Brandon May:

Junior high school.

John:

And, um, you know, I don't, when I was 17, I had probably only planned my life about, you know, lunch tomorrow in the future, You know?

John:

And so I, I don't know. I, I thought it was a good question. You may know his name was Jeff Katzman is the one that gave, that, gave that question. He went to, he went to high school with us. He's a good guy too. And I don't know, I'll pose the question to you. What advice would, would you give 17 year old Brandon May?

Brandon May:

A 17 year old Brandon May would be just drop out of school. It doesn't matter. No, I'm just joking. Don't do that kids. Um, not that, that is a tough question because there are parts of me that would tell 17 year old me don't change a thing. You're doing just fine. You're going to be just fine. And then there are other parts of me that are like, okay, yeah, you should have met your wife earlier. You would have had two more years or that kind of stuff. Uh, I would say it's more about priorities. I mean, just, but at the same time, you also don't want a 17 year old worrying about a 401k. I mean, so that, that, that's a tough one, I would say, because you don't want to come back. And I struggle with this with my kids and not being like a back in my day kind of person, because they're living their own experience. And I want them to live that experience obviously within reason, but I'm not saying I wouldn't change anything. There's probably a lot of stuff I would change, but tell him, 17 year old me, anything, 17 year old me would tell 43 year old me to shut the blank up.

John:

No, what I said, I, I, when I answered the question on, on one of the previous episodes, I compared myself to, um, you know, you're a fan of movies, right? Yeah. So you know, the back of the future series, and you may recall when, um, old Biff comes back with the sports Almanac with new Biff and you know, old, uh, new or young Biff doesn't want anything to do with old Biff so I kind of compared myself to old Biff, or I would, I would be like old Biff now and young John Grimes will be like, just get, you know, make like a tree and get outta here. And he beats him over the head with it. He's like, it's make like a tree and leave. That would be kind of my interaction with my younger self.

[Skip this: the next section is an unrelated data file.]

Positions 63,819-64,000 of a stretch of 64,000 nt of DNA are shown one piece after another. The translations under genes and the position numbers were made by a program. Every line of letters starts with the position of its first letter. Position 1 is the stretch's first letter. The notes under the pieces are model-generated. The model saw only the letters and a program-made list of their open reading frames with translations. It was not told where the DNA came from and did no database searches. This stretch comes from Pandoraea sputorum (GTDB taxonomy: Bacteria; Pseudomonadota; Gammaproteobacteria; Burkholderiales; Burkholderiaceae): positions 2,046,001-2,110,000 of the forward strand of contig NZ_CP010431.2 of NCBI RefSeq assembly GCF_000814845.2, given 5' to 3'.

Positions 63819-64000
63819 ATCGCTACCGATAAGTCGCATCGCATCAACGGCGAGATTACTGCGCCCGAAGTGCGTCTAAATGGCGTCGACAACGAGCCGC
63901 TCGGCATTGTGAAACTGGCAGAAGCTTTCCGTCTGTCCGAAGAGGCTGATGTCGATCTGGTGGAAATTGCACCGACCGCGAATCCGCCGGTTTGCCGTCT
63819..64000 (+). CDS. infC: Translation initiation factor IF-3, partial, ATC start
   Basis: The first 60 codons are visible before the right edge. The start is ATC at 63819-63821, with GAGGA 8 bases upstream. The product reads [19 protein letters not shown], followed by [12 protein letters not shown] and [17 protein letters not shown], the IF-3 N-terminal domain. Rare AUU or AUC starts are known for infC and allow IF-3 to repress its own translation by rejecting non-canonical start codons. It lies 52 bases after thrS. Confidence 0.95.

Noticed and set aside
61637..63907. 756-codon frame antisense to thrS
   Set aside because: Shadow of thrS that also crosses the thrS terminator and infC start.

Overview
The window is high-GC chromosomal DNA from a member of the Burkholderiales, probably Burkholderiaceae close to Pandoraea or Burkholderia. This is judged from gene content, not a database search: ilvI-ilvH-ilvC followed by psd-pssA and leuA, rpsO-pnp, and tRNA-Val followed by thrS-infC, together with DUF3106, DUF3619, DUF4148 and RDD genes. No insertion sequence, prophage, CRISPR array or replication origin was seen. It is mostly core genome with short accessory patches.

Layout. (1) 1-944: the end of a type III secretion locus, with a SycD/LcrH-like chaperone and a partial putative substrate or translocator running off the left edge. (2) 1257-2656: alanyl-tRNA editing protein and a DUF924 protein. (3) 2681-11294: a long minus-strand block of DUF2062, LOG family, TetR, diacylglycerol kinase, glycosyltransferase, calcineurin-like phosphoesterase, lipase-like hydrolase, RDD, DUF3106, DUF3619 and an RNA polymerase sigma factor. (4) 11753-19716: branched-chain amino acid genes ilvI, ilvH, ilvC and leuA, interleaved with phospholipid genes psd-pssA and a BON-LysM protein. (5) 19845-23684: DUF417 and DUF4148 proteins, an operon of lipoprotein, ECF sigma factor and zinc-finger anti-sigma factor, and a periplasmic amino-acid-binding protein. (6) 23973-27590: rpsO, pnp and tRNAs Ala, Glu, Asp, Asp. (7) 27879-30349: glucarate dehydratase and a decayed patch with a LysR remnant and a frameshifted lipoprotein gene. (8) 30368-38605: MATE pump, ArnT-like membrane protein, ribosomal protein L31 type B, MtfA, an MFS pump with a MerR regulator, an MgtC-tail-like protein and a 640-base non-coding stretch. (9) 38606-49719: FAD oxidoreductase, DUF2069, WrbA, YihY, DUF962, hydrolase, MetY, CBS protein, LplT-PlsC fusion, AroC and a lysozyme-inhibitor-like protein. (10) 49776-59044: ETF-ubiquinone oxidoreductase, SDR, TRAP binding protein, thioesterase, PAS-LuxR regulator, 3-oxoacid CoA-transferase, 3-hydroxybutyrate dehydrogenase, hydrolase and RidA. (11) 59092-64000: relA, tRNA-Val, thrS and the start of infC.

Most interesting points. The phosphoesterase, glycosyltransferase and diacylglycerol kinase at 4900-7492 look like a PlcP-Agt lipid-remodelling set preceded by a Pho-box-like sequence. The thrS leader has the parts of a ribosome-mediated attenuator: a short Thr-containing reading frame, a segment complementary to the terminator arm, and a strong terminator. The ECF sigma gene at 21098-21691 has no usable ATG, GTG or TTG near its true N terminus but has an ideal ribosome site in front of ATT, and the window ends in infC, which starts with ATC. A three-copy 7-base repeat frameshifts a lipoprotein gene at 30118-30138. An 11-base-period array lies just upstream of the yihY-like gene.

Brandon May:

Yeah. Yeah. I'm trying to hand you like basically a book of wealth and you're not going to listen to me, right? Yeah. Yeah. That's 17 year old me. Wouldn't listen to me now.

John:

No, No way. Cause you're old and that's not cool.

Brandon May:

Put 17, if I told 17 year old me, Hey, you're going to be a writer. 17 year old me would be like, Oh, that's lame.

John:

I don't think so, man. Let's let's do something else.

Brandon May:

Yeah. I've decided that I'm going to go into finance, which I would have just stunk at.

John:

Yeah. Yeah. Me too. We briefly talked on, uh, we touched on movies there. So a few other things I want to talk to you about, but we're probably running out of time for this, this time, this discussion, you were on another podcast with Kelly Walker's podcast Hustle and Pro, which is a Lifestyle Frisco thing few weeks or months ago. And one of the things you guys talked about were sports movies. And that kind of got me thinking. And I, I talked to Kelly on a few episodes ago. One of the craziest things that I heard was that you and I agreed on our favorite sports movie, which is Bull Durham. And I've actually heard from some other people that thought that's a, that's a great movie. And I think it is the best sports movie.